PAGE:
Bangor woman with ALS hopes more businesses become accessible

The New England ADA Center wants to help.
Tammy Michaels has been on a mission to bring awareness to ALS and accessibility and the New...
Tammy Michaels has been on a mission to bring awareness to ALS and accessibility and the New England ADA wants to help.(WABI)
Published: Sep. 1, 2020 at 7:10 PM EDT
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BANGOR, Maine (WABI) - We’ve been following a Bangor woman’s journey with Lou Gehrig’s disease or ALS.

Tammy Michaels has been on a mission to bring awareness to ALS and accessibility and the New England ADA Center wants to help.

“I’m getting catheter. A super pubic catheter and a feeding tube now even though I don’t have to use the feeding tube but to help because surgery is more dangerous the longer you go. The lifespan on my hands and left arm, they said three to six weeks. Later, my speech will slur, so I’m getting an eye gaze. We started voice banking. I’ve pretty much lost all mobility in my legs,” she says.

As time goes on the disease will create changes for her -- one of the biggest changes has been using a wheelchair.

Michaels has found it’s not easy or safe to go to some of favorite places anymore because of accessibility.

“We’ve just celebrated the 30th anniversary of the Americans with Disabilities Act,” says Jason Angel.

Angel works in Boston, Massachusetts as an information and research specialist for the New England ADA Center.

“For the last 30 years businesses have had a responsibility to make improvements to make their places more accessible.”

His job to help others understand their rights and obligations.

“Maine is one of the oldest states in the country and now we’re getting people who are aging into their disabilities,” he says.

While they cover all of New England, Angel is very familiar with the state -- he graduated from Nokomis. He knows the challenge some older businesses face.

“You’ve got so many places that have been constructed prior to the Americans with Disabilities Act that need modification and the challenge is making those modifications to make themselves more accessible. What we would do is we would take any call we would receive on our technical assistance line and talk through what the situation is. The 2010 ADA standards are very complicated and we can help anyone trying to understand how compliance fits into a building construction. We can show them,” he says.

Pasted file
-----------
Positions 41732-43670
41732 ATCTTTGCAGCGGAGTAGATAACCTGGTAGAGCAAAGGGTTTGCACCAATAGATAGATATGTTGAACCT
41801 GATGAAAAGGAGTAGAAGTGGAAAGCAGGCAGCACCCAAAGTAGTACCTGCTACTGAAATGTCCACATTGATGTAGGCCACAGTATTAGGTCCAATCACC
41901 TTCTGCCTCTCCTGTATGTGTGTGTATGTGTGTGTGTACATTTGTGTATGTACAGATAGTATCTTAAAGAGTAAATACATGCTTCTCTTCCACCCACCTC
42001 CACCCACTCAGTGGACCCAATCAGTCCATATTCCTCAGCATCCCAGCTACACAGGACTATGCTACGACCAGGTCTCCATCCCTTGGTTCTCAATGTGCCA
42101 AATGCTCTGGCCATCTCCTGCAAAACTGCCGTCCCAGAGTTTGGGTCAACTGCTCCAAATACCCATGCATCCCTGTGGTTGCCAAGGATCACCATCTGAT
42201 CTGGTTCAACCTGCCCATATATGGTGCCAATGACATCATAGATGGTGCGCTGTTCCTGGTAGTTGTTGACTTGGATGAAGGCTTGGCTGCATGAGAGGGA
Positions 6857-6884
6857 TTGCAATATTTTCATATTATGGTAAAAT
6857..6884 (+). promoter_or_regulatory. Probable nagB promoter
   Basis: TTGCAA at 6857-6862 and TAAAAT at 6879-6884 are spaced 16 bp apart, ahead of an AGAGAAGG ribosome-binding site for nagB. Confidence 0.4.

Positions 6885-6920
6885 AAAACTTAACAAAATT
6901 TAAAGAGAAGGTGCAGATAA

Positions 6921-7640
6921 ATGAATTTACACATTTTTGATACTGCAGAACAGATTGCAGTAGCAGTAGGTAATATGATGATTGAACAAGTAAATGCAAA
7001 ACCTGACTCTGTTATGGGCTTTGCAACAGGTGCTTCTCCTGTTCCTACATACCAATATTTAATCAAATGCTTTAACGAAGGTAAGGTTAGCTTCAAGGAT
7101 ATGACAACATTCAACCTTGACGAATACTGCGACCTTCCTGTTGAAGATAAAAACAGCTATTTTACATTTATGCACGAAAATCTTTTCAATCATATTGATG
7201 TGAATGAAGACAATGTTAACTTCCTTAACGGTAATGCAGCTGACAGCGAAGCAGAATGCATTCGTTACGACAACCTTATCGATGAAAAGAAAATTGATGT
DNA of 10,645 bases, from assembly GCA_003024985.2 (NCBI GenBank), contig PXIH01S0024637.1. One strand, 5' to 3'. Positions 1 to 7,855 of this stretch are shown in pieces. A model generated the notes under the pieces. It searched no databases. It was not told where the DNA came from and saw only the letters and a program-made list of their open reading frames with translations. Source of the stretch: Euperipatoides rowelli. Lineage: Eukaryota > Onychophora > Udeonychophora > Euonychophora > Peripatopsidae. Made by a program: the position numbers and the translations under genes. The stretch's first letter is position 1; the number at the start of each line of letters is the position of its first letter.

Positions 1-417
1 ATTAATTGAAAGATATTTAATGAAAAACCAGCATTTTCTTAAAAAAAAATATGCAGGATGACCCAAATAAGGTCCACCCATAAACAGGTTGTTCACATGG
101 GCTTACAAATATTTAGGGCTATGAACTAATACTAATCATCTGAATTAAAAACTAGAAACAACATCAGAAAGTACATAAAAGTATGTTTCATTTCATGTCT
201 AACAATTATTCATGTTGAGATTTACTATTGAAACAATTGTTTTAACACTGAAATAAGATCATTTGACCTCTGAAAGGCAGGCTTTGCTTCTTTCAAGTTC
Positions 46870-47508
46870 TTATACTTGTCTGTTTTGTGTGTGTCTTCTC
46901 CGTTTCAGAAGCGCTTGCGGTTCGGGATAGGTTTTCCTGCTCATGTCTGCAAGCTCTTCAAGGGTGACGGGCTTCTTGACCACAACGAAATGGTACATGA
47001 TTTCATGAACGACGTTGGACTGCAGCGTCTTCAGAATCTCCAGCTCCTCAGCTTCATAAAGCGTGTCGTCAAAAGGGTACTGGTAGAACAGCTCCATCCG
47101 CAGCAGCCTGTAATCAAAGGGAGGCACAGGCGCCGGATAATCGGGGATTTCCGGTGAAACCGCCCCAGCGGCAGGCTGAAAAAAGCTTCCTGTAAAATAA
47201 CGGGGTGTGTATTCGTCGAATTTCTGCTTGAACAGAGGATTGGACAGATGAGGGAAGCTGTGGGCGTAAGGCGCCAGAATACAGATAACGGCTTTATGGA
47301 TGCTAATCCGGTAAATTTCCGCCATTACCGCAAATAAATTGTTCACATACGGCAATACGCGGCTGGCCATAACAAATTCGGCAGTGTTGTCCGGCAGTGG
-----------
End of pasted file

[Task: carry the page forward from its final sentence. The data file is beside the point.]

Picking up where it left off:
He also knows the barriers those who use wheelchairs face every day.

“I’m a wheelchair user, myself. I was injured in a car accident 30 years ago,” says Angel.

An important note -- terminology like wheelchair bound and handicapped are outdated.

“The appropriate terminology is people with disabilities. We want that person-first language so you’ll want to say ‘there’s a person that is blind, or a person that uses a wheelchair.’ It has evolved to people with disabilities and it’s not handicap parking, it’s accessible parking. And your accessible entrance not your handicapped entrance.”

He says this might be the best time for businesses to look at their accessibility while they’re navigating the new normal. Some things to think about --

“Is there a place to park? Once I park out of the car is there an accessible route to the door? Is the doorway wide enough? Once I’m in the door is there an accessible route in and around the establishment?”

He says, “A business that opens their arms to people with disabilities will find that their customers are loyal.”

“It’s not something I think is done maliciously by businesses, it’s just you’re not in that situation. You don’t think about those things,” says David Michaels, Tammy’s husband.

“There are other people besides those who can walk and do the normal things. There are people like myself so think about us as well,” says Tammy.

You can find more information like business checklists and how you can contact him at

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